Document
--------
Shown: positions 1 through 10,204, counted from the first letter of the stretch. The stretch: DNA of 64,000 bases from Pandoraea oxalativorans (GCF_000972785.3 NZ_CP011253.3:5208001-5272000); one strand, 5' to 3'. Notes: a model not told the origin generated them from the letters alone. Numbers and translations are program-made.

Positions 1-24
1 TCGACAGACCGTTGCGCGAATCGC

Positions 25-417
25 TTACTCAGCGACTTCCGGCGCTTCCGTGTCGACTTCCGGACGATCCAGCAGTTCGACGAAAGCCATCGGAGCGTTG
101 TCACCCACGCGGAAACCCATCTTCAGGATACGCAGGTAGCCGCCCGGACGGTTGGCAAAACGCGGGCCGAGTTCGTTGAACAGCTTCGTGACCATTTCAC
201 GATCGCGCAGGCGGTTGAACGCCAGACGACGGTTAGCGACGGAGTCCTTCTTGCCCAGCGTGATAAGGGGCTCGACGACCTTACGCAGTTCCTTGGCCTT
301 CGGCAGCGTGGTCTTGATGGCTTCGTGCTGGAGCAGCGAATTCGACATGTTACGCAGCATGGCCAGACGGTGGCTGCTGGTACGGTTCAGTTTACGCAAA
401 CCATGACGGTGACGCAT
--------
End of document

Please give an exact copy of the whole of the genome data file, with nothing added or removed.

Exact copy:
Shown: positions 1 through 10,204, counted from the first letter of the stretch. The stretch: DNA of 64,000 bases from Pandoraea oxalativorans (GCF_000972785.3 NZ_CP011253.3:5208001-5272000); one strand, 5' to 3'. Notes: a model not told the origin generated them from the letters alone. Numbers and translations are program-made.

Positions 1-24
1 TCGACAGACCGTTGCGCGAATCGC

Positions 25-417
25 TTACTCAGCGACTTCCGGCGCTTCCGTGTCGACTTCCGGACGATCCAGCAGTTCGACGAAAGCCATCGGAGCGTTG
101 TCACCCACGCGGAAACCCATCTTCAGGATACGCAGGTAGCCGCCCGGACGGTTGGCAAAACGCGGGCCGAGTTCGTTGAACAGCTTCGTGACCATTTCAC
201 GATCGCGCAGGCGGTTGAACGCCAGACGACGGTTAGCGACGGAGTCCTTCTTGCCCAGCGTGATAAGGGGCTCGACGACCTTACGCAGTTCCTTGGCCTT
301 CGGCAGCGTGGTCTTGATGGCTTCGTGCTGGAGCAGCGAATTCGACATGTTACGCAGCATGGCCAGACGGTGGCTGCTGGTACGGTTCAGTTTACGCAAA
401 CCATGACGGTGACGCAT